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Current-Reused 2.4-GHz Direct-Modulation Transmitter With On-Chip Automatic Tuning

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4 Author(s)
Hesam Amir-Aslanzadeh ; Department of Design Engineering, Xilinx Inc., San Jose, CA, USA ; Erik John Pankratz ; Chinmaya Mishra ; Edgar Sanchez-Sinencio

This paper presents the design, analysis, and experimental verification of a self-calibrating current-reused 2.4-GHz direct-modulation transmitter for short-range wireless applications. The key contributions are the design/analysis of a stacked power amplifier (PA)/voltage-controlled oscillator (VCO) architecture, the nonlinear frequency-dependent analysis of a Gilbert-cell-based root-mean-square detector, and an on-chip LC -tank calibration circuit that needs no analog-to-digital convertor (ADC)/digital signal processor. The stacked architecture reduces the number of required regulators, utilizes supply headroom effectively, and allows for an “ADC-less” calibration loop that can dynamically tune the PA center frequency by sensing the transmitted signal. The very nature of direct-modulation architecture obviates additional high-purity signal generators, reducing complexity and allowing online calibration. The system was implemented in TSMC 0.18 \mu{\rm m} CMOS, occupies 0.7 {\rm mm}^{2}~({\rm TX})+0.1~{\rm mm}^{2} (self-tuning), and was measured in a QFN48 package on an FR4 PCB. Automatically correcting PA/VCO tank misalignment in this case yielded {>}{\rm 4}~{\rm dB} increase in output power. With the automatic tuning active, the transmitter delivers a measured output power {>}{\rm 0}~{\rm dBm} to a 100- \Omega differential load, and the system consumes 22.9 mA from a 1.8-V core-circuit supply.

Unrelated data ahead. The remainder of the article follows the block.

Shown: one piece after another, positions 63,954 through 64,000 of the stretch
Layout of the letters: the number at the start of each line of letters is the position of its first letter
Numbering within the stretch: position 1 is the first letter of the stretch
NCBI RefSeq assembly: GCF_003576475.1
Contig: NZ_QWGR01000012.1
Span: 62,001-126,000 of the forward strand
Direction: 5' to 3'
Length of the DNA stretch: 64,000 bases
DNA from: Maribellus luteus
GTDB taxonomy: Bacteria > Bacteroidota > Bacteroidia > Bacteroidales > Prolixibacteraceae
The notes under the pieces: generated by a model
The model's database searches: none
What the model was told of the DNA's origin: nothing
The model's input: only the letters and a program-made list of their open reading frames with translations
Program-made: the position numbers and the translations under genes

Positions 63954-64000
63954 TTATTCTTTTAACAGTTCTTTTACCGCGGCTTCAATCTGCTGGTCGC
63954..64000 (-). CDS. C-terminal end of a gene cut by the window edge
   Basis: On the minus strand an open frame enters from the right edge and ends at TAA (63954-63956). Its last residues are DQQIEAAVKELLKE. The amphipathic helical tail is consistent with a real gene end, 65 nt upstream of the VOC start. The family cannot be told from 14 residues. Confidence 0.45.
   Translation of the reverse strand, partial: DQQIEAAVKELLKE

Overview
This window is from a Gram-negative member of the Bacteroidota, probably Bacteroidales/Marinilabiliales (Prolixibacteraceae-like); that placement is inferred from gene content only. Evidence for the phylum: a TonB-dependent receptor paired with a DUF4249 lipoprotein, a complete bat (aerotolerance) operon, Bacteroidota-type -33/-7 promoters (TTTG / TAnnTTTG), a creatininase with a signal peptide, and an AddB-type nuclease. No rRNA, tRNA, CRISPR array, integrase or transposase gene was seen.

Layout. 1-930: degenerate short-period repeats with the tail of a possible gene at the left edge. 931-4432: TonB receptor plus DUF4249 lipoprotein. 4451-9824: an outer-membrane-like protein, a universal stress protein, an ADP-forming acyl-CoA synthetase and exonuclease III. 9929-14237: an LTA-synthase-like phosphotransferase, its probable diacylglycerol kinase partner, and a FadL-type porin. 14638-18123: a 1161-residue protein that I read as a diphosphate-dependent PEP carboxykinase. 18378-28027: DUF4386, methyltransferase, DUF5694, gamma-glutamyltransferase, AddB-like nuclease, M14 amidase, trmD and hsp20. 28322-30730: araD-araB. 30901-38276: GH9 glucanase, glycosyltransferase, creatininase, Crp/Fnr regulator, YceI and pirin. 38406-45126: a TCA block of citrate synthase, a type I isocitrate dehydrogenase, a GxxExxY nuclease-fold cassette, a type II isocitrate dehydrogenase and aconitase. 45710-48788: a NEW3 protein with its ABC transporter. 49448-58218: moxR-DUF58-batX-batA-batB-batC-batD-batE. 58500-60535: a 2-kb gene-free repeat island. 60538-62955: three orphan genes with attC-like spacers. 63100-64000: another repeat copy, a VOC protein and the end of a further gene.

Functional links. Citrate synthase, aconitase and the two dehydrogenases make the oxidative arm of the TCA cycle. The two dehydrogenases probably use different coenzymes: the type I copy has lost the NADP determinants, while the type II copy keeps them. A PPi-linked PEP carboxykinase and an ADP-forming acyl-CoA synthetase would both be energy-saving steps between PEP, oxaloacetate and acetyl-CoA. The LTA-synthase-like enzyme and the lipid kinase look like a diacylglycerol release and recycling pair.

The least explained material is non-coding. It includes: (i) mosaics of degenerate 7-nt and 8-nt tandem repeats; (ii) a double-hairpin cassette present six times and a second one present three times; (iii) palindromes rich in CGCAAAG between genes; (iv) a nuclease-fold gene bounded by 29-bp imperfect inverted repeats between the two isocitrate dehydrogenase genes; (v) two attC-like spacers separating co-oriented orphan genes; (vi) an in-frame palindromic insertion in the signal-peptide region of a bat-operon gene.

Published in:

IEEE Transactions on Very Large Scale Integration (VLSI) Systems  (Volume:21 ,  Issue: 4 )